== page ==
Fiscal Confidence Index: February 2019 Results

Topline survey results from the Fiscal Confidence Index for February 2019. The FCI value for February is 50.

The Peter G. Peterson Foundation commissioned this poll by the Global Strategy Group and North Star Opinion Research to survey public opinion on the national debt. The nationwide poll included 1,000 U.S. registered voters, surveyed by telephone between February 18, 2019 and February 21, 2019. The poll has a margin of error of +/- 3.1%. The poll examined voters’ opinions on the national debt, political leadership, and America’s fiscal and economic health.

The Fiscal Confidence Index value is derived from six questions in three categories: Concern, Priority, and Expectations. The February 2019 scores are: Concern (49), Priority (29), Expectations (73). For the complete methodology used to determine the Fiscal Confidence Index value, click here. For full results, including demographic information, download the PDF below:


CONCERN (49)

Thinking about our national debt over the last few years, would you say your level of concern has increased or decreased?

  • Is that a lot or just a little?
Increased a lot 40%
Increased a little 23%
Decreased a little 12%
Decreased a lot 5%
(No change) 18%
(Don't Know/Refused) 1%
INCREASED (NET) 64%
DECREASED (NET) 18%

When it comes to addressing our national debt, would you say things in the United States are heading in the right direction or do you think things are off on the wrong track?

  • Do you feel that way strongly or just somewhat?
Right direction - Strongly 16%
Right direction - Somewhat 14%
Wrong track - Somewhat 17%
Wrong track - Strongly 42%
(Neither/Mixed) 7%
(Don't Know/Refused) 4%
RIGHT DIRECTION (NET) 30%
WRONG TRACK (NET) 59%
PRIORITY (29)

Some people say that addressing the national debt should be among the President and Congress' top 3 priorities. Do you agree or disagree?

  • Do you feel that way strongly or just somewhat?
Strongly agree 46%
Somewhat agree 27%
Somewhat disagree 14%
Strongly disagree 7%
(Don't Know/Refused) 5%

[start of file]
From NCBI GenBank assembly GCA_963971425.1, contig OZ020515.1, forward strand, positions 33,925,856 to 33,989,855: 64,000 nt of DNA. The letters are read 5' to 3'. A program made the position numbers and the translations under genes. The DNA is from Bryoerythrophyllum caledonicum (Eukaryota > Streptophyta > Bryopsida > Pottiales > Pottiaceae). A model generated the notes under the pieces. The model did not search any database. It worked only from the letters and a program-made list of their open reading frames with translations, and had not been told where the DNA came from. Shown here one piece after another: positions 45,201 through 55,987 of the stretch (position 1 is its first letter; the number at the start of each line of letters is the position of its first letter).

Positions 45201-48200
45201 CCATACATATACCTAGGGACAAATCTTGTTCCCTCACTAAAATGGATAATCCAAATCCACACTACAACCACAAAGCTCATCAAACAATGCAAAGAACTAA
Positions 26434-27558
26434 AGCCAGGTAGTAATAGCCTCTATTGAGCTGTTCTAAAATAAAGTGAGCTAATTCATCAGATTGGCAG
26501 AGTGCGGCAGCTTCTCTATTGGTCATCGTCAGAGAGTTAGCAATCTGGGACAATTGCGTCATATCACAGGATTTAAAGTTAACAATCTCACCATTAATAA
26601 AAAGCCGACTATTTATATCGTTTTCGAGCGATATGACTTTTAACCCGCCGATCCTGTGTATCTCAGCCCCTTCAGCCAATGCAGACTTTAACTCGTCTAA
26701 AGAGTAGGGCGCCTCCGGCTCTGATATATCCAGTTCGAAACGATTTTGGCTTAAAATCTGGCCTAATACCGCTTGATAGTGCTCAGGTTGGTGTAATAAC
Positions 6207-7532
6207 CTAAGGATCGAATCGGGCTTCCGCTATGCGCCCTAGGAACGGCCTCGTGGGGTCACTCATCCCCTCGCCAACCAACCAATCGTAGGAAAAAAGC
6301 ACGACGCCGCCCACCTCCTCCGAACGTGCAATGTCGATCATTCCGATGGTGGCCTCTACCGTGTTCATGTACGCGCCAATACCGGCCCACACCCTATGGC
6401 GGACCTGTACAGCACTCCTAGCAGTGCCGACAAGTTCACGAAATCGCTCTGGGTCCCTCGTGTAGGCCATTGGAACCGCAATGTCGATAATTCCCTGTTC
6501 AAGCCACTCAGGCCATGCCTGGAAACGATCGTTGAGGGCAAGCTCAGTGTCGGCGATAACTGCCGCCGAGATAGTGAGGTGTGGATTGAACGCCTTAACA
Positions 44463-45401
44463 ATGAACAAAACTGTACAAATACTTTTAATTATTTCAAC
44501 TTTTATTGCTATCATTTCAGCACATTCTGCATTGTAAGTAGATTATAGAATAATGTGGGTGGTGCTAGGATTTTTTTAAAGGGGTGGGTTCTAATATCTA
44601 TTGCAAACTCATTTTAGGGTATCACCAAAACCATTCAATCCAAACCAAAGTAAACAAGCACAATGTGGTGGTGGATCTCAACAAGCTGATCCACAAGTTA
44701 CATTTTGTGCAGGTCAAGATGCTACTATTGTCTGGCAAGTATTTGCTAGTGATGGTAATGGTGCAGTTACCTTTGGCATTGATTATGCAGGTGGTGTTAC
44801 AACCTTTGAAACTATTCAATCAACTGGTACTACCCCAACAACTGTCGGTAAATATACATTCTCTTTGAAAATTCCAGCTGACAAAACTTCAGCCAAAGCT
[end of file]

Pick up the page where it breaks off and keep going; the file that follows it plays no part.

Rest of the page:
AGREE (NET) 74%
DISAGREE (NET) 21%

And when it comes to our national debt, do you think it is an issue that the President and Congress should spend more time addressing or less time addressing?

  • Would you say a lot (more or less) time or just a little?
A lot more time 53%
A little more time 28%
A little less time 6%
A lot less time 4%
(The same amount of time) 6%
(Don't Know/Refused) 3%
MORE TIME (NET) 81%
LESS TIME (NET) 10%
EXPECTATIONS (73)

And thinking about our national debt over the next few years, do you expect the problem to get better or worse?

  • Is that much (better or worse) or just somewhat (better or worse)?
Much better 9%
Somewhat better 16%
Somewhat worse 29%
Much worse 36%
(No change) 4%
(Don't know/Refused) 6%
BETTER (NET) 25%
WORSE (NET) 65%

And when it comes to our national debt, are you optimistic or pessimistic that the United States will be able to make progress on our national debt over the next few years?

  • Would you say you are very (optimistic or pessimistic) or just somewhat?
Very optimistic 18%
Somewhat optimistic 28%
Somewhat pessimistic 20%
Very pessimistic 26%
(Neither/Mixed) 4%
(Don't Know/Refused) 4%
OPTIMISTIC (NET) 47%
PESSIMISTIC (NET) 46%

FISCAL ISSUES ILLUSTRATED

This series of infographics helps put some of today's most pressing fiscal debates in context.

The National Debt Is Now More than $22 Trillion

With this unfortunate milestone, building a sustainable economic future becomes more challenging.

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